Monique Valeris, Good Housekeeping’s senior home editor, loves a one-of-a-kind find. On her travels to places like Greece and India, she likes to pick up colorful, patterned items for her home that express the spirit of the places she visits.
This philosophy extends to her writing: In her monthly column What’s In My Cart, Valeris scours stores to help readers find everything from bookends to shibori-dyed leather vases that are both affordable and beautiful. Writer Audrey Wachs spoke with her to learn more about two beloved items — one new, one old — in her New York City residence and how they reflect her approach to home decor.
AW: Can you tell me about your personal approach to decorating your home?
MV: I’m inspired by interior designers like Rita Konig and Nate Berkus. Both of them believe that your home should feel like it's been arranged over time. I don’t like when you walk into a space and feels like it’s straight out of a catalog. I love mixing it up — if you find a great piece of seating at West Elm, I want to complement that with some throw pillows that I found on a trip abroad.
I love patterns, colors, and prints, but I like to keep big pieces like a sofa more neutral and then elevate it with accessories. It should really just be a reflection of your lifestyle.
How does this elegant—and very sturdy-looking—white column fit into your overall approach to interiors?
I think every home should have that one special statement piece. Years ago, I went to the Brimfield Antique Show for the first time. It’s a huge outdoor venue where tons of sellers have all types of home decor items. You can honestly take days to shop. It’s kind of overwhelming, but I love the thrill of the hunt. I spotted this column and I thought it would be perfect for my home, though I didn’t exactly know what I would do with it. I believe it’s made of alabaster or something similar. It has a really great weight to it.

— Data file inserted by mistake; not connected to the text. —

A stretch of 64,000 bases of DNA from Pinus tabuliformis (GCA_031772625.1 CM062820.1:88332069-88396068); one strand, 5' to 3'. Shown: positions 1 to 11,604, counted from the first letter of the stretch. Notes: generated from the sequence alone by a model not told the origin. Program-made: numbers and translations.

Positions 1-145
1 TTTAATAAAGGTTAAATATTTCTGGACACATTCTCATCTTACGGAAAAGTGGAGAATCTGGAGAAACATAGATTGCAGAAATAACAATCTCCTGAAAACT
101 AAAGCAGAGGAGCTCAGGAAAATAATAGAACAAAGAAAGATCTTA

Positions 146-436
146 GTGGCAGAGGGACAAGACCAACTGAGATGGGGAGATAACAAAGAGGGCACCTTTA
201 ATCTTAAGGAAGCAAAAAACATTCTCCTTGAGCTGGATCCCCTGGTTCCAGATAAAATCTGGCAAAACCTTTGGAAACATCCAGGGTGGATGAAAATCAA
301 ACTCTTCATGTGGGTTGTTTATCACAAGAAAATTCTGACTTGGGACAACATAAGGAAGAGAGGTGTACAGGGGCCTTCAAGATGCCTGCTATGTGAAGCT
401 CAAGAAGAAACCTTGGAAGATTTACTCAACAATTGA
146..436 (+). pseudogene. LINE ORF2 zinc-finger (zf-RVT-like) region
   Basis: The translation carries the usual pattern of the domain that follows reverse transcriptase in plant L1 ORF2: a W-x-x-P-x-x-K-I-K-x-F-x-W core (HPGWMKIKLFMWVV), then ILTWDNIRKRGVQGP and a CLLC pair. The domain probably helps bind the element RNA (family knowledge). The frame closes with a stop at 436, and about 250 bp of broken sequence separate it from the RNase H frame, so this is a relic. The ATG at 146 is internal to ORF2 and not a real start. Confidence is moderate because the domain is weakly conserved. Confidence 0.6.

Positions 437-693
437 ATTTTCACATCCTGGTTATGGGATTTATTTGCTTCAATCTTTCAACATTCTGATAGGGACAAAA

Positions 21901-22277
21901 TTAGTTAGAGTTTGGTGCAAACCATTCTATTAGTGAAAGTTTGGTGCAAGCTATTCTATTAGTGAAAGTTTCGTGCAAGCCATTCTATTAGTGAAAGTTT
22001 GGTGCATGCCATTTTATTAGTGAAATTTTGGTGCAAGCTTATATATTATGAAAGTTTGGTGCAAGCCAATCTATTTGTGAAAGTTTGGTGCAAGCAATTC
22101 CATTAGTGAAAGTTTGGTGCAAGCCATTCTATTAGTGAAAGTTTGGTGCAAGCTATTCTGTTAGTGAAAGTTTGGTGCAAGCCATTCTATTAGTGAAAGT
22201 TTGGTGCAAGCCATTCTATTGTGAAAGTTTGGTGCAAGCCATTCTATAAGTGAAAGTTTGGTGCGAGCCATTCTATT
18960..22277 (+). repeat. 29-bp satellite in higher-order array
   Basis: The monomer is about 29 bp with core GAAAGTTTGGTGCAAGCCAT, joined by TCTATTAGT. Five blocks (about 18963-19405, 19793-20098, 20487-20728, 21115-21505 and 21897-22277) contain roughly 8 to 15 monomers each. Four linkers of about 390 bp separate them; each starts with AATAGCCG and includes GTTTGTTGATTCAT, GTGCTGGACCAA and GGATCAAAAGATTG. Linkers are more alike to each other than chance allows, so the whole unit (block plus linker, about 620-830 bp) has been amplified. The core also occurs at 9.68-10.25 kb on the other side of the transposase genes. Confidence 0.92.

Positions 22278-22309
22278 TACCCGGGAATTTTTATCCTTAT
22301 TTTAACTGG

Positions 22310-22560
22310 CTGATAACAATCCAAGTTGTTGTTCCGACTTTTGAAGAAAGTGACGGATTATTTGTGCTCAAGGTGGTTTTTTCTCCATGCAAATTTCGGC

The piece has male figures at the bottom, and as you go up, it has a leaf motif. It's so intricately carved. That’s what I love about pieces like this; the attention to detail is just brilliant. You know, I try to carry that attention to detail when I'm shopping for anything really in my home.
I have two young kids, so it has to be out of the way so they don’t attempt to climb up on it. It’s currently in my home office, and I use it to display a plant that I have in a woven basket. Being indoors much more, I’ve focused on having more greenery in my space. Before, it was tucked away in my living room — I’ve moved it from room to room over the years, but it’s something that people always notice when they come to my home.
Can you tell me about the environment you try to create in your home office?
I’m drawn to color, that’s number one. My walls are a melon color. Having that color around me helps to boost my creativity and helps me stay focused and get me going throughout the day.
I also like to have little accessories around that reflect my style. For instance, I have this gold pineapple — pineapples symbolize hospitality, so it reminds me of the beat that I cover. I like to have art around me, and just really special items that you can't really find anywhere else.
Let's talk about this beachy print you have. Who gave it to you?
[Photographer] Gray Malin’s team gifted it to me earlier this year. He’s known for these beautiful aerial shots of beaches and beautiful outdoor spaces. The print is of a beach in Capri, and it’s part of La Dolce Vita, a month-long series where Malin travelled along Italy’s coastline to capture these beautiful shots.
I love to travel and often find inspiration from all types of countries. His print just makes me so happy. It's both calming and uplifting to see the water. I love that the umbrellas have this retro feel to them. When it comes to patterns, I’ve always been drawn to stripes and seeing them in this classic blue and white palette is right up my alley. I have this piece on my bookshelf in my office and it adds the perfect pop of color. When I’m busy and stressed, looking at it really brightens my day.
This interview has been edited and condensed for clarity.
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